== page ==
October 30, 2012

Indoor Games in Ancient Egypt

Indoor Games
The ancient Egyptians were also imaginative in their indoor recreation. A favourite game appears to have been similar to draughts, played on a rectangular board divided into thirty or thirty-three squares. Carved black and white pawns were used. Though the Egyptian players have been depicted facing each other, there is no indication of the rules of the game. The earliest gaming piece (in the shape of a house with sloping roof) was found in the tomb of the 1st-dynasty pharaoh Udimu (Den). Pre-dynastic (Before Egyptian Dynasty)  ‘pieces’ of clay coated with wax were, however, found with a checker-board table of unbaked clay held up by four thick short legs and divided into 19 squares on the surface.

A game which appears to have been popular in the Egyptian Old Kingdom was played with a series of discs about 4-5 inches in diameter, made in wood, horn, ivory, stone and copper, each with a hole in the centre through which a 6 inch pointed stick was inserted. These were usually found alongside wooden trays which unfortunately all perished, leaving us with no indication of how the game was played. Perhaps the stick was rotated between the palms of the hands to make the discs spin like a top.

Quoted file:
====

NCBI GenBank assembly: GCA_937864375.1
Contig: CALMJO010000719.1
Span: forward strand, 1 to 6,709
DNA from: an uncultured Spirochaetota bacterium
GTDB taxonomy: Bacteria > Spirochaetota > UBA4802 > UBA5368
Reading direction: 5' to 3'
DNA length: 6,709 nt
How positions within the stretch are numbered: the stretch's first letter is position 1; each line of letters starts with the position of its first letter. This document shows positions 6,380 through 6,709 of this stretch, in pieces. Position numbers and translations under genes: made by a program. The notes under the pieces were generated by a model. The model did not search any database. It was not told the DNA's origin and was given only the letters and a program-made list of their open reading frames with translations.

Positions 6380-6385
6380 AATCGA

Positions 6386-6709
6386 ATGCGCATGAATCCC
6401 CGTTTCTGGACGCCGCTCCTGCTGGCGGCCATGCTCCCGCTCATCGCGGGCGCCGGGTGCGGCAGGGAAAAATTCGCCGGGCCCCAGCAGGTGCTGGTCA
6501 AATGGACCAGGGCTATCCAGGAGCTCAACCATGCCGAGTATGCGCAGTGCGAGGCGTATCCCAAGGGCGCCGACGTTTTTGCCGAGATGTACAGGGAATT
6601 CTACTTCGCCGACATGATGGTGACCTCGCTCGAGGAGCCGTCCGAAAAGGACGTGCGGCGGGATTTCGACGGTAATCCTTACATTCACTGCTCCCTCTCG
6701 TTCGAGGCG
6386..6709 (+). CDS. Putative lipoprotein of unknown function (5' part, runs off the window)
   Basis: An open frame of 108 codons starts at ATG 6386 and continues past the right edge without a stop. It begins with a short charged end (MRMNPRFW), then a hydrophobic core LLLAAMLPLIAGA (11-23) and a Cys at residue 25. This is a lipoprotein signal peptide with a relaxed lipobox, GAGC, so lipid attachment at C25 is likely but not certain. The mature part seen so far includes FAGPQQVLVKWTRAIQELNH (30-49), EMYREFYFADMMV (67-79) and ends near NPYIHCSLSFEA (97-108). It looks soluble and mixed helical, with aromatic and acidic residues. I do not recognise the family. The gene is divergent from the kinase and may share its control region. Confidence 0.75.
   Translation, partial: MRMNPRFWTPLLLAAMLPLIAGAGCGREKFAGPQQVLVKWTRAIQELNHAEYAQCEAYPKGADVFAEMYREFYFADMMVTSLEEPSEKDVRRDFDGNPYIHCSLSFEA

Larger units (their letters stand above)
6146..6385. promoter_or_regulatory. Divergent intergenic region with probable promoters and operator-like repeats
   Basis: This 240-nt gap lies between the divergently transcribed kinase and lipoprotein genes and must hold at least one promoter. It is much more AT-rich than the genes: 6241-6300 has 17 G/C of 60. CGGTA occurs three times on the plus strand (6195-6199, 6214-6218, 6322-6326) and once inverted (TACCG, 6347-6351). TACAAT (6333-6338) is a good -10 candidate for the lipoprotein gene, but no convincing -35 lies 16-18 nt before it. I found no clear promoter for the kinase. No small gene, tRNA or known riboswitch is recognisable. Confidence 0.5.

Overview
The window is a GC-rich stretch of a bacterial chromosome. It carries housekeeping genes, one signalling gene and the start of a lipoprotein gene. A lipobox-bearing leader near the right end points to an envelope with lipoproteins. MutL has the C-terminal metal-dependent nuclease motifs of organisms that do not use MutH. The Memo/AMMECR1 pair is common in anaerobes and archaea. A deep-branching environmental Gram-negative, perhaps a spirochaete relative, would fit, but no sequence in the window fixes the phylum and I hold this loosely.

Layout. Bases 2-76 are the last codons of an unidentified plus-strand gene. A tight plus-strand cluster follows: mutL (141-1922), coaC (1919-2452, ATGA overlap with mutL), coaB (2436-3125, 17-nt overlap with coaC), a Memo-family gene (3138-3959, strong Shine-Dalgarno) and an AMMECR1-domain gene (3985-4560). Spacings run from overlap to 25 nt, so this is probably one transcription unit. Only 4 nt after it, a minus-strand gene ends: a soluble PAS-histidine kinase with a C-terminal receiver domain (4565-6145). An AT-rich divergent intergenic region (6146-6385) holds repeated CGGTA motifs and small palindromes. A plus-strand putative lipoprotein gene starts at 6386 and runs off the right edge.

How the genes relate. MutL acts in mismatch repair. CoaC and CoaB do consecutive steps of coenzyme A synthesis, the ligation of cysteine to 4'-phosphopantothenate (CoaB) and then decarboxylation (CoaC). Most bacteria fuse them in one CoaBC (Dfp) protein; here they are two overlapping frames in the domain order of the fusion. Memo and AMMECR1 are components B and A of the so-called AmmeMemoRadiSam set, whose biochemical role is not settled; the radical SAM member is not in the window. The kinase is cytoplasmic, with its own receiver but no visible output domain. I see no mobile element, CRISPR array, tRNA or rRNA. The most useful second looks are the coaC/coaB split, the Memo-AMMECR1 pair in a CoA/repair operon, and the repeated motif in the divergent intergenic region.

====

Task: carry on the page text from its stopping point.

Some of the Egyptian Old Kingdom games did survive its fall. One such was played on a low table, its surface displaying an engraved or inlaid coiled snake, the head situated at the centre of the board and the body divided into transverse lines forming segments. The ‘pieces’ for this game comprised three lions, three lionesses and five red-and-white balls; these were kept in an ebony box when the game was over. Many ist-and 2nd- dynasty tombs have yielded these.

Related Web Search :
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  • Daily life in Ancient Egypt
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